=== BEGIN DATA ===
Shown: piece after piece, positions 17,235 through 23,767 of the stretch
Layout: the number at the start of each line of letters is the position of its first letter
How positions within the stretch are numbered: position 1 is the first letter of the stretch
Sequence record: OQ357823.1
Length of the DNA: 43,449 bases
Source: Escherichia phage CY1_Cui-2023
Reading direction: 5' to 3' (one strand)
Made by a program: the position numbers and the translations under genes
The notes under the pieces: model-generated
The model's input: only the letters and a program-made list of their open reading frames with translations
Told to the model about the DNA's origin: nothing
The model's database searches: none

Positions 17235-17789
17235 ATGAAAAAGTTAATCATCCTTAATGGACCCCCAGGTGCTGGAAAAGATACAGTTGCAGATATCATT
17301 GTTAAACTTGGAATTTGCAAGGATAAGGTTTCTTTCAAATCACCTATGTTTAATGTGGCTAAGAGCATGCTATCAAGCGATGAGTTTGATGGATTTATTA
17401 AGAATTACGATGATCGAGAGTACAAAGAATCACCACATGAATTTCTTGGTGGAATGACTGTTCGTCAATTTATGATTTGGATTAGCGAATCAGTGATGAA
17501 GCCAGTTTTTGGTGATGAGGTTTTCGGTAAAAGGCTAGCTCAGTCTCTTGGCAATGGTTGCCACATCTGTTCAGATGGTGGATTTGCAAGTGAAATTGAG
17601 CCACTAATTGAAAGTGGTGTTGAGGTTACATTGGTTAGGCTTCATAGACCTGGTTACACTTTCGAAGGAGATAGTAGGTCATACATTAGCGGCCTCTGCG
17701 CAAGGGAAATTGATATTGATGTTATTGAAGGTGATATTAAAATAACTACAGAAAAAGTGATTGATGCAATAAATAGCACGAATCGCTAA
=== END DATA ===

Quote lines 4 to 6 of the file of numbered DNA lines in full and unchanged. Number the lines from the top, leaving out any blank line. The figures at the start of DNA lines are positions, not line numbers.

Sequence record: OQ357823.1
Length of the DNA: 43,449 bases
Source: Escherichia phage CY1_Cui-2023